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By Linda Lacina
World Health Organization officials today announced the launch of the WHO Foundation, a legally separate body that will help expand the agency's donor base and allow it to take donations from the general public.
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Henry J. Kaiser Family Foundation
By Nicholas Joyce
The coronavirus has resulted in stress, anxiety and fear – symptoms that might motivate a person to see a therapist. Because of social distancing, however, in-person sessions are less possible. For many, this has raised the prospect of online therapy. For clients in need of warmth and reassurance, could this work? Studies and my experience suggests it does.
Telehealth Versus Traditional Therapy<p><a href="https://www.cigna.com/hcpemails/telehealth/telehealth-flyer.pdf" target="_blank">Private insurance companies</a> like Cigna and Aetna, have come around; they now provide coverage for what they see as a "legitimate" service. And <a href="https://www.prnewswire.com/news-releases/american-wells-2019-consumer-survey-finds-majority-of-consumers-open-to-telehealth-adoption-continues-to-grow-300906438.html" target="_blank">surveys show</a> consumers are receptive to telehealth counseling: no driving to an appointment, no searching for a parking space, no worries about childcare while they're away, no need to switch providers if they move, and no problem if the specialist happens to be far away.</p><p>Online therapy opens doors for clients who wouldn't otherwise seek help, <a href="https://www.worldcat.org/title/empirical-examination-of-the-influence-of-personality-gender-role-conflict-and-self-stigma-on-attitudes-and-intentions-to-seek-online-counseling-in-college-students/oclc/941976505" target="_blank">particularly patients</a> who feel stigmatized by therapy or intimidated by a stranger sitting across the room from them. Often, <a href="https://doi.org/10.1089/1094931041291295" target="_blank">people open up</a> more easily in telehealth sessions. Firsthand accounts have detailed <a href="https://www.romper.com/p/i-tried-online-therapy-for-a-month-this-is-what-happened-13630" target="_blank">positive experiences from consumers</a>.</p>
Overcoming Prejudices About Online Counseling<p>Now COVID-19 is forcing most traditional psychotherapists to adapt their practice to <a href="https://www.psychologytoday.com/intl/blog/expressive-trauma-integration/202003/covid-19-etherapy-in-times-isolation" target="_blank">online counseling</a>. After experiencing the medium, they are <a href="https://www.wecounsel.com/blog/why-every-therapist-in-private-practice-needs-a-telehealth-option/" target="_blank">overcoming their prejudices</a>. Many will convert some or all of their caseloads to telehealth after the pandemic ends. Most of our clients seem to be good with it: responding to a satisfaction survey, 85% of USF students strongly or somewhat agreed their telehealth experience was comparable to an in-person visit.</p><p>All this allows a continuity of care for clients that before was impossible; there is, however, a caveat. Because of the coronavirus, some of my clients at USF who live out-of-state have moved back home. That means, legally, I can no longer serve them. Even though they are still USF students, my license is valid only in Florida.</p><p>For telehealth to work effectively, our national system of licensing and regulation law needs to adapt. Although the federal government temporarily halted HIPAA regulations to promote telehealth during this time, not all states are allowing out-of-state practice. The coronavirus may not be here forever, but spring break and Christmas holidays always will. We need seamless telehealth across state lines.</p>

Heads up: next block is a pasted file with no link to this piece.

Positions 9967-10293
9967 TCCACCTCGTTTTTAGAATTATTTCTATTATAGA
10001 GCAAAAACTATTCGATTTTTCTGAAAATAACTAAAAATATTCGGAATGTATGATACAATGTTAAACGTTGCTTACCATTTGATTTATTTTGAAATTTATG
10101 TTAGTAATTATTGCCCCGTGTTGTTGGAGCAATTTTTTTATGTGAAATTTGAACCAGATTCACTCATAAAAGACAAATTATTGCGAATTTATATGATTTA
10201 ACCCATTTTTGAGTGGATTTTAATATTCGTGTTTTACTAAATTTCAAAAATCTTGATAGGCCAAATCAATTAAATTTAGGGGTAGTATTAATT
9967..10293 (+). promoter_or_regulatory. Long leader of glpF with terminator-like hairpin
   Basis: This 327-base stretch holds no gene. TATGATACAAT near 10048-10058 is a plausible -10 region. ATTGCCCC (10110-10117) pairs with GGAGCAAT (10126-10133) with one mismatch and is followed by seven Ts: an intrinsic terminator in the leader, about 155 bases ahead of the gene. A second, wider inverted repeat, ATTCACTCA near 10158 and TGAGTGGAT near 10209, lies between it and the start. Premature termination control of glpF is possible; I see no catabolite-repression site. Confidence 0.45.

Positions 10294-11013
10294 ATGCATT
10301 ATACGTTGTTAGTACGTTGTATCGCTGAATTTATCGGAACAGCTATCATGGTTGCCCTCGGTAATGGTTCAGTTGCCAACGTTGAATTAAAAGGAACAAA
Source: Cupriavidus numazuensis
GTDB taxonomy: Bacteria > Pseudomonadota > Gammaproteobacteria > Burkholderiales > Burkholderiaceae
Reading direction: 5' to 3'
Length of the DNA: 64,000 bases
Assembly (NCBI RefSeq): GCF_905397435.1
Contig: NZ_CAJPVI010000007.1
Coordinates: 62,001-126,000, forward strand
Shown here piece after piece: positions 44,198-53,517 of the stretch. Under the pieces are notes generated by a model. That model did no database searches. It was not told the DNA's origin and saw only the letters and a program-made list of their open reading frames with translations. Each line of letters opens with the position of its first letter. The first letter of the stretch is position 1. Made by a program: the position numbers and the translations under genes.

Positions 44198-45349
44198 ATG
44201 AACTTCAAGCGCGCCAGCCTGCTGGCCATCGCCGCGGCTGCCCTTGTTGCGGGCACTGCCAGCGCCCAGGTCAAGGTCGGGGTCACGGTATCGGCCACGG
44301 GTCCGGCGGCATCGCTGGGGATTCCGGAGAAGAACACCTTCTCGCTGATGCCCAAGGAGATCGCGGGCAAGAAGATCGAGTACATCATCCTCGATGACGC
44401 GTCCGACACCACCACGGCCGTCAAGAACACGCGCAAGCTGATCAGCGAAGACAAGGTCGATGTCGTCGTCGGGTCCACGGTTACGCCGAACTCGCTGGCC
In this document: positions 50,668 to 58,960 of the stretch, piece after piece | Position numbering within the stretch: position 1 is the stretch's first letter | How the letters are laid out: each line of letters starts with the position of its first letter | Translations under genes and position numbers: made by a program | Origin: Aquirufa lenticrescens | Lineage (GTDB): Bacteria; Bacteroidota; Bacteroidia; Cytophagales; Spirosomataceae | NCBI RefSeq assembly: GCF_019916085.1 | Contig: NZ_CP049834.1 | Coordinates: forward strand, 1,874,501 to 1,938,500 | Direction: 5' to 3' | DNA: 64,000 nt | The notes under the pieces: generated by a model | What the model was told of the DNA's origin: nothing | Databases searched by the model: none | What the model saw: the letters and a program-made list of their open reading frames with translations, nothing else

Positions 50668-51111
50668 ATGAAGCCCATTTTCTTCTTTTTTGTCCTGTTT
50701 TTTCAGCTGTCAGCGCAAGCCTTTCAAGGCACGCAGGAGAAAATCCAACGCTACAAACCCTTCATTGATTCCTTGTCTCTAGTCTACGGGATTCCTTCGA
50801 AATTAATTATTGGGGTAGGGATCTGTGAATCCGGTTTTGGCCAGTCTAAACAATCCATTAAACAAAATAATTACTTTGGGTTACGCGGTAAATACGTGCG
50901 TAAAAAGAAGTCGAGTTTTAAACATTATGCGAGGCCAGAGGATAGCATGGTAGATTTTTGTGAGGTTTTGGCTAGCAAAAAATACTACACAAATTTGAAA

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As many parts of the planet continue to open their doors after pandemic closures, a new pest is expected to make its way into the world. After spending more than a decade underground, millions of cicadas are expected to emerge in regions of the southeastern U.S.
Kevin Frayer / Stringer / Getty Images
By Jessica Corbett
Even after the world's largest economies adopted the landmark Paris agreement to tackle the climate crisis in late 2015, governments continued to pour $77 billion a year in public finance into propping up the fossil fuel industry, according to a report released Wednesday.
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Twenty-three states and Washington, DC launched a suit Wednesday to stop the Trump administration rollback of Obama-era fuel efficiency standards for cars and light trucks.